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York Regional Police, shelters agree to work together for investigations

February 13, 2024

Posted on: February 13th, 2024. Posted by: Joseph Quigley, Original Article.

‘We believe that all people regardless of their current living situation deserve fair and equitable service,’ the updated memorandum of understanding states

York Regional Police and housing service providers have reached a new agreement to outline how both sides operate during police investigations.

The agreement outlines how police will contact and interact with housing providers when attending any housing facility. It outlines how all parties will respond during police investigations, whether for missing persons or criminal matters.

Blue Door director of programs, housing and health Alex Cheng said it was an effort to update the memorandum of understanding made in 2014, as much has changed since then. 

“The primary aim of it was to try to create a framework of understanding so both the service providers would be able to ensure the privacy and confidentiality of the people we service, but at the same time, build this collaboration with police as well,” Chang said.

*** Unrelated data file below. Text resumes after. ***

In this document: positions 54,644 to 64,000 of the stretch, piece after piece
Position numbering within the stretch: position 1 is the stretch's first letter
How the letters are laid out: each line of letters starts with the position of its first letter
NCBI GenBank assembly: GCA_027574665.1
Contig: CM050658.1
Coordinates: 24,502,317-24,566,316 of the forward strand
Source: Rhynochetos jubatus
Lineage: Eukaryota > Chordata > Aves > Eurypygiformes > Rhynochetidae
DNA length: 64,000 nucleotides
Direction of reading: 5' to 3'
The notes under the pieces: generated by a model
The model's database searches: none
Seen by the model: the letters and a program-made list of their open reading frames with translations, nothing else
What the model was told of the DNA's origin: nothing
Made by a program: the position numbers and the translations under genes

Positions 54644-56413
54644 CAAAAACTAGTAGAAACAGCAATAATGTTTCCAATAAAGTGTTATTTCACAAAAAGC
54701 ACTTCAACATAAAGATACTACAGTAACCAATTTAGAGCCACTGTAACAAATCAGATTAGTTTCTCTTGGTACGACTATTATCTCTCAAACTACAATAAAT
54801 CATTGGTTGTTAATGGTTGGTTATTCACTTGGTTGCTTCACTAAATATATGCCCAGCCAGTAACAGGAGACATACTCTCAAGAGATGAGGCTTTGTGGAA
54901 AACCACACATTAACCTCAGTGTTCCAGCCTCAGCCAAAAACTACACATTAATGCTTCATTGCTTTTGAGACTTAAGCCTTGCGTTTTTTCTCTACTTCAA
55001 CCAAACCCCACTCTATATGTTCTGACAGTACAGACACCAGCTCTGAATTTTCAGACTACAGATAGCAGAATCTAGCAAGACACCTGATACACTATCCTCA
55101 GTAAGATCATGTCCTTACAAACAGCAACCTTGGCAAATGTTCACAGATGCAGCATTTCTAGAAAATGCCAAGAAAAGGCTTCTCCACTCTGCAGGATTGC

As well as Blue Door, the agreement includes York Region’s many shelters, such as 360°kids, Inn From the Cold, John Howard Society of York Region, Krasman Centre, Salvation Army, Sandgate Women’s Shelter and Project Hostel. 

The agreement includes a statement of principles about fairness and respect.

“We believe that all people regardless of their current living situation deserve fair and equitable service,” the agreement states. “We will strive to provide respectful, fair and equitable services for all service recipients and recognize the vulnerability and the discrimination experienced by the population we serve.”

Cheng said they updated the agreement to include new partners, with the shelters in York Region shifting over the last decade. The agreement was also updated to address rules around the sharing of information, finding missing persons, and ensuring a centralized way police can contact shelters about missing persons.

“It’s very important because we’re all organizations of different sizes,” he said. “How do we get to a point where we’re all getting that basic understanding of what those situations could be and how we could understand each other’s work a little better, so we have really, for the most part, positive resolutions.” 

The agreement lays out that generally, those who use service providers will still be assured of confidentiality, except where they provide written permission, child protection issues, or legal obligation due to judicial warrant or federal/provincial act.

The agreement also includes a section on human trafficking. The agreement goes over how service providers can contact police in suspected human trafficking cases.

“Service providers and York Regional Police commit to work collaboratively to raise awareness of and supporting victims of human trafficking,” the agreement said.